Texas has a smoking problem

Texas has a tobacco problem. More than 28,000 Texans die each year of smoking-related illnesses. It is estimated that half a million Texans under the age of 18 will die prematurely from tobacco-related causes. That makes tobacco use the single most significant cause of preventable death in Texas.

We can do much better. It’s hard for one person to quit smoking. However, it’s not hard to design policies that can help thousands quit, prevent thousands more from starting, reduce critical health disparities, and save the taxpayers money.

We want to highlight two interventions in particular. They are based on extensive evidence about what works and make political common sense regarding where we should be targeting our efforts.

• Texas should follow the lead of many other states, including Oklahoma, in prohibiting all forms of tobacco use on the grounds and campuses of all state agencies, including state institutions of higher education.

• We should do everything possible to prevent kids from starting to smoke. That should include restoring funding for youth prevention efforts to the Department of State Health Services (DSHS); restricting marketing aimed specifically at getting kids to smoke, including flavoring of cigarettes and e-cigarettes; and raising the minimum age to purchase tobacco products to 21.

The evidence on the efficacy of such interventions is clear. Prohibitions on workplace tobacco use have played a significant role in the overall reduction of smoking over the past few decades. A wealth of research has shown that such policies reduce both the number of smokers and the amount of smoking done by those who continue to smoke. That, in turn, leads to decreases in the rates of heart attack, heart disease, respiratory disease, stroke, and several types of cancer.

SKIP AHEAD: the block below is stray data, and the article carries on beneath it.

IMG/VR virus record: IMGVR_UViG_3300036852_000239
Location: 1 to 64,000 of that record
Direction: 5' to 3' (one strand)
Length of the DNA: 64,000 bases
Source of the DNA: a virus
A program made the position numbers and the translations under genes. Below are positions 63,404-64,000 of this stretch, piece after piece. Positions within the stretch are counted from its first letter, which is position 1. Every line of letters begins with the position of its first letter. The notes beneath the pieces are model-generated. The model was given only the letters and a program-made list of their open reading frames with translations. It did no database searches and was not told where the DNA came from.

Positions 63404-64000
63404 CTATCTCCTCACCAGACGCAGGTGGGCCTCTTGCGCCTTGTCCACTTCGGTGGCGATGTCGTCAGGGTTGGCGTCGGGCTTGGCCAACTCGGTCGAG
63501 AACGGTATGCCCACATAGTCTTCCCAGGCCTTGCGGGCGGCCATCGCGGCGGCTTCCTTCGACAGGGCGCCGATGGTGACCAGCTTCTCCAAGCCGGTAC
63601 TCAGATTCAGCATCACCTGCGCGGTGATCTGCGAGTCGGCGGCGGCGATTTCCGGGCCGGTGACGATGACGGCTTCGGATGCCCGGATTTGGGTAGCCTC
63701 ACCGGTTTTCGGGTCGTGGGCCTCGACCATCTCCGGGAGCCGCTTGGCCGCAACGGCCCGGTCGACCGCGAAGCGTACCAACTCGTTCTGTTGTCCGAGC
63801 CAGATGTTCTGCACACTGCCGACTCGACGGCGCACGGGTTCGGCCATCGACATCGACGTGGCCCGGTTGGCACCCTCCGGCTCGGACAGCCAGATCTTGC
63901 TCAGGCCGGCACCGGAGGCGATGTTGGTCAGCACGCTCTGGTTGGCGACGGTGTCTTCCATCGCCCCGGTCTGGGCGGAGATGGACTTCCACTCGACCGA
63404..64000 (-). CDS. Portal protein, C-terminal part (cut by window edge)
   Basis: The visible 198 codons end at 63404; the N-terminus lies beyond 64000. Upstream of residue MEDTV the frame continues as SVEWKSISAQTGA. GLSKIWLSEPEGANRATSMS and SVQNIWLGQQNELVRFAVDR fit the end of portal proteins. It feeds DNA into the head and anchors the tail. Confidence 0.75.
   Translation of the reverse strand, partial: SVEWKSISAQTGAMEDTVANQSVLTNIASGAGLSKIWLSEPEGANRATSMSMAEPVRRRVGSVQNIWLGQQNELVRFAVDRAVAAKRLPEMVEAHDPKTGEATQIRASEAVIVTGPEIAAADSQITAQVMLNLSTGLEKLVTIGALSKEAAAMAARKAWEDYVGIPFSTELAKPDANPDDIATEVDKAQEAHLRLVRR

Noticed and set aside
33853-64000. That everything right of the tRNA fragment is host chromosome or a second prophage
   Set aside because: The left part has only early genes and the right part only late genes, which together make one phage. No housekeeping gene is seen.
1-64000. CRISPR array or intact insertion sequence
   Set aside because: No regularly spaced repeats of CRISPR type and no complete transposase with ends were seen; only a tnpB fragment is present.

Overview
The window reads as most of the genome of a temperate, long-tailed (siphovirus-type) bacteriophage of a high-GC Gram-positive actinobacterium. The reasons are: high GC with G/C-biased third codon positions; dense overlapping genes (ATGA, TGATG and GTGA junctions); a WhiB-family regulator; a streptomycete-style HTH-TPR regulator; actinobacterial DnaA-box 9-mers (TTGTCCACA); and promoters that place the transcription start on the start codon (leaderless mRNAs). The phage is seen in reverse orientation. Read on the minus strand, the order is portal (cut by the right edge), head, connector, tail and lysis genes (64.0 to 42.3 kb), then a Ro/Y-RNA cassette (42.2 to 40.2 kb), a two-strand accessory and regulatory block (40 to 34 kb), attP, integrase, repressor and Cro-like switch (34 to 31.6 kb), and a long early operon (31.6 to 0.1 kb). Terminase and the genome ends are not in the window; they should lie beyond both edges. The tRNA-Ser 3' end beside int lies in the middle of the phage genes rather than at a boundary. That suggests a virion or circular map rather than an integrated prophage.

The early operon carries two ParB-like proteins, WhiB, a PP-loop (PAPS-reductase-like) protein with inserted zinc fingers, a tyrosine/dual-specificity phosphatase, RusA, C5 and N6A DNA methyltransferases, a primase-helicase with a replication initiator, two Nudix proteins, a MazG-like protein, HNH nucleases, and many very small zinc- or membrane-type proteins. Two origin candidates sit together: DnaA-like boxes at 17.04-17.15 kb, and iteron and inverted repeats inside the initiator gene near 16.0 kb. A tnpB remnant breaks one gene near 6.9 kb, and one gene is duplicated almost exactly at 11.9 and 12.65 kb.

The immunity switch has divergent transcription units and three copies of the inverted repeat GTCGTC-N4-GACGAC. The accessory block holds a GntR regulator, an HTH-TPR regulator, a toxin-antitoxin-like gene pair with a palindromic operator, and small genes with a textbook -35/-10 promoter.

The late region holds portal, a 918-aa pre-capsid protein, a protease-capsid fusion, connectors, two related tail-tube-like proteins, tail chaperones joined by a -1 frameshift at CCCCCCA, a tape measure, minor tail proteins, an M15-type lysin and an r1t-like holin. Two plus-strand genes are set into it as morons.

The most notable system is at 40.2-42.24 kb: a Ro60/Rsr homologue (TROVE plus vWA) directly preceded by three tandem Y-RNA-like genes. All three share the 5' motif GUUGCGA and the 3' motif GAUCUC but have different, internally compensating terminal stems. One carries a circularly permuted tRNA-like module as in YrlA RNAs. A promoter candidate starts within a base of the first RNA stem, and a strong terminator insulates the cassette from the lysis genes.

We have similarly persuasive evidence when it comes to well-funded youth prevention programs. They reduce the number of teens who smoke, and that has critical long-term effects. As the National Academies reported, in a 2015 brief on raising the legal smoking age: “The initiation age of tobacco use is critical. Among adults who become daily smokers, approximately 90 percent report first use of cigarettes before reaching 19 years of age.”

Reducing and preventing tobacco use is about non-users as well. Texans should be able to visit their state agencies without encountering the health risks of secondhand smoke. Students, faculty, and staff should be able to research, learn, and work without having to incur a health risk as serious as secondhand smoke. The University of Texas System is on track to be tobacco free by June. It would benefit everyone for other state colleges and university systems to follow suit.

Then there’s the cost of inaction. DSHS estimates that tobacco-related disease costs the state more than $18 billion per year, with about half of that coming from direct medical costs and the rest from lost worker productivity. Of the total, $2 billion is traceable to Medicaid spending, which is taxpayer funded. And the state directly funds the health insurance for state employees, so any additional costs to that plan from tobacco use are paid by taxpayers and state employees.

Preventing tobacco use on the grounds of state agencies would serve three high-priority goals. It would improve the health of the employees themselves, protect those who use their services from secondhand smoke, and reduce the financial burden on taxpayers.

More broadly, smoking has become an additional burden on poor and working-class citizens, on people of color, on those with mental illness and disabilities, and on people living in rural areas. People in these groups are smoking at much higher rates than anyone else, and are therefore suffering the consequences of smoking at higher rates. Simply stated, tobacco is exacerbating pre-existing disparities.

In this legislative session, there’s enormous opportunity for the state to take positive steps to reduce the burden of smoking both for the people who want to quit, and for the rest of us who are helping to pay the cost of widespread tobacco addiction. We should seize it.

David Lakey

Associate vice chancellor for population health, UT System

Ernest Hawk

VP, UT MD Anderson Cancer

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